Virtual Classroom Training Best Practices

Posted by Mark Currier on 3/17/15 8:00 AM
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Virtual classroom training

Virtual sales training courses are increasingly popular for developing employee skill sets and ensuring employees stay current with policies and procedures. When well-planned and executed, this type of online sales training is remarkably effective. But what makes for good virtual sales training courses? Following are some of the elements of outstanding virtual training.

Providing Learning Objectives

To make sales training courses effective, you have to know your students have a certain baseline level of knowledge so you can determine the best training objectives. Not only should you define the prerequisites students bring to the virtual classroom, you should take the time to verify that students meet baseline requirements. Otherwise the entire course can be short-changed because one or two people have to catch up. That's unfair to the class as a whole.

You should define learning objectives for your online sales training, and for each lesson you should answer the question "What's in it for me?" from the students' point of view. Objectives should be matched with specific lessons, and each lesson should have its own smaller objectives. Make clear to students how they will be evaluated on mastery of learning objectives.

Making the Virtual Classroom Welcoming

How do you make an online classroom feel welcoming? It's easy for a virtual classroom to feel depersonalized, so you have to make an effort to be welcoming. Tell students a bit about yourself beyond your professional qualifications. Make sure students know how to use feedback tools and even things like emoticons, and if applicable, make sure everyone's microphones work. Avoid asking vague, open-ended questions. People are more likely to speak up when asked specific questions, like "What do you do first in pre-call planning?"

Once you get to know your students and they get to know each other, you can build on their experiences. Encourage your students to share their own "lessons learned." This can be great for sparking discussion and keeping the pace from dragging.

Virtual Classroom Training

Keeping Trainees Engaged

Virtual sales training courses have to maintain students' attention, and this can be challenging. Create strong introductions and conclusions to each lesson to start and end on a strong note. Divide content into defined, well-organized subtopics. Try not to use more than four or five slides without pausing for interaction with students. 

Question-answer sessions, chat sessions, and polls are other feedback mechanisms that are valuable in online sales training. Different students have different learning and interaction styles, so try to mix lesson components. Use visuals, audio, and text. You can even assign small groups and have them work together in virtual meeting rooms.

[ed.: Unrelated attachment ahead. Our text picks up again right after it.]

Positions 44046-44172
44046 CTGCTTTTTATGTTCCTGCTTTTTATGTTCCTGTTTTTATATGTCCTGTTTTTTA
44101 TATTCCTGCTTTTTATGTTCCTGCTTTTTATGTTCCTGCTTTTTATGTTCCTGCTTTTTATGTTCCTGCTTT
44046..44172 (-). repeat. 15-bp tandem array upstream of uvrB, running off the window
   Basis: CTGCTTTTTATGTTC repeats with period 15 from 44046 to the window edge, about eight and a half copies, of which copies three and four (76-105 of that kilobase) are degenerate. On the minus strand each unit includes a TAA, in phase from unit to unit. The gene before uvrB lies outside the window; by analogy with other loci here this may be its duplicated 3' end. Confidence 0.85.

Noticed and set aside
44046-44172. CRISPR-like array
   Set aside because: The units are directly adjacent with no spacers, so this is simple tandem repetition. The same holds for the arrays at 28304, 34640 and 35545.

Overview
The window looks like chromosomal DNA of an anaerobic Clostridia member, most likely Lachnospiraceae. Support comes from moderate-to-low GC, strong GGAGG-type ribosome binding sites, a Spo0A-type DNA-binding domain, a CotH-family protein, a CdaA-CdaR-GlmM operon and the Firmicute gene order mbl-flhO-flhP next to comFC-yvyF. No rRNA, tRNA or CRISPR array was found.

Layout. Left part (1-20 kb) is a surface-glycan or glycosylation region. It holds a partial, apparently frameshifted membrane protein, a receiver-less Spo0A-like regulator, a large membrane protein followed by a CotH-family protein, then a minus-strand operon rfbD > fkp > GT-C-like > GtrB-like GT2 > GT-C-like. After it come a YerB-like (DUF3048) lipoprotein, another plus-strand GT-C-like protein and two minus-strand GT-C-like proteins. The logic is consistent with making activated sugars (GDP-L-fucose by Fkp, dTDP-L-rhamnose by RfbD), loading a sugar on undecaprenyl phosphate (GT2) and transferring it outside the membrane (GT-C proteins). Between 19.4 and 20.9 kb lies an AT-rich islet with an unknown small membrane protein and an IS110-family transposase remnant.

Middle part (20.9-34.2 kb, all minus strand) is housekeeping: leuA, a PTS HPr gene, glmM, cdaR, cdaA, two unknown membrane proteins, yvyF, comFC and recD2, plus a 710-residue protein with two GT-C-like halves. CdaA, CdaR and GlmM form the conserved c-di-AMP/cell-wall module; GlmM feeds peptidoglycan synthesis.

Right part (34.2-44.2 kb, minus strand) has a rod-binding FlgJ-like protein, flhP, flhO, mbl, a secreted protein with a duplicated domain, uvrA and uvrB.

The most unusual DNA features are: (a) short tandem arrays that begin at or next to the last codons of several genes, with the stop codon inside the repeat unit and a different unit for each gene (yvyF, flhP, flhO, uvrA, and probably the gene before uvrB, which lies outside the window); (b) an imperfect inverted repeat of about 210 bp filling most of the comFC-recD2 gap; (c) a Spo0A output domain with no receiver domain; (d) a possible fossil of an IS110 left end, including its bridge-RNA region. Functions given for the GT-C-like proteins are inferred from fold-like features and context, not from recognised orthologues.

Master Visual Representations

Visualizing content is essential to virtual sales training courses. Presenting students with wall after wall of text only produces boredom and doesn't do much to help them master concepts and processes. When concepts must be communicated through text, try to give reading assignments for offline and have students return to class ready to discuss and apply what they read. 

You don't need a lot of "decorative" visuals. Rather, your visuals should illustrate concepts. You could, for example, demonstrate how a new app is used to order drug samples using static screen captures or screencasts. There are several free and paid screencast tools that make it easy to demonstrate processes to your students. This type of demonstration helps students create mental models of tasks they will be performing on the job.

Some Virtual Classroom Dos and Don'ts

• Do practice delivering lessons before you "go live" with a trusted friend or colleague to give you good feedback.

• Don't leave long silences during lessons. If you're going to take a minute or two to set up a visual aid, tell students what you're doing so they know what's going on and won't suspect technical problems.

• Do include specific, regular feedback and interaction every three to five minutes during a lesson.

• Don't answer complicated questions in the middle of presenting an concept. Acknowledge the question, tell the student you will return to it, and do so once you're at a natural stopping place.

• Do use a mix of media to engage all types of learners and keep things from getting boring.

• Don't confuse organization with dullness. A very orderly lesson can still include enlightening anecdotes, visual aids, and examples.

Virtual classroom training offers amazing convenience, time savings, and savings on travel expenses. As workforces become more distributed, online sales training is becoming more popular, particularly since technology allows for exciting and engaging presentation. At CLD, Inc., we excel in developing virtual sales training courses to meet the specific needs of the pharmaceutical and biotech industry. CLD is uniquely positioned to offer you the most effective training programs available, and have been doing so for over 35 years. To learn more, please get in touch with us. We would be more than happy to answer your questions.

Topics: Virtual Classroom Training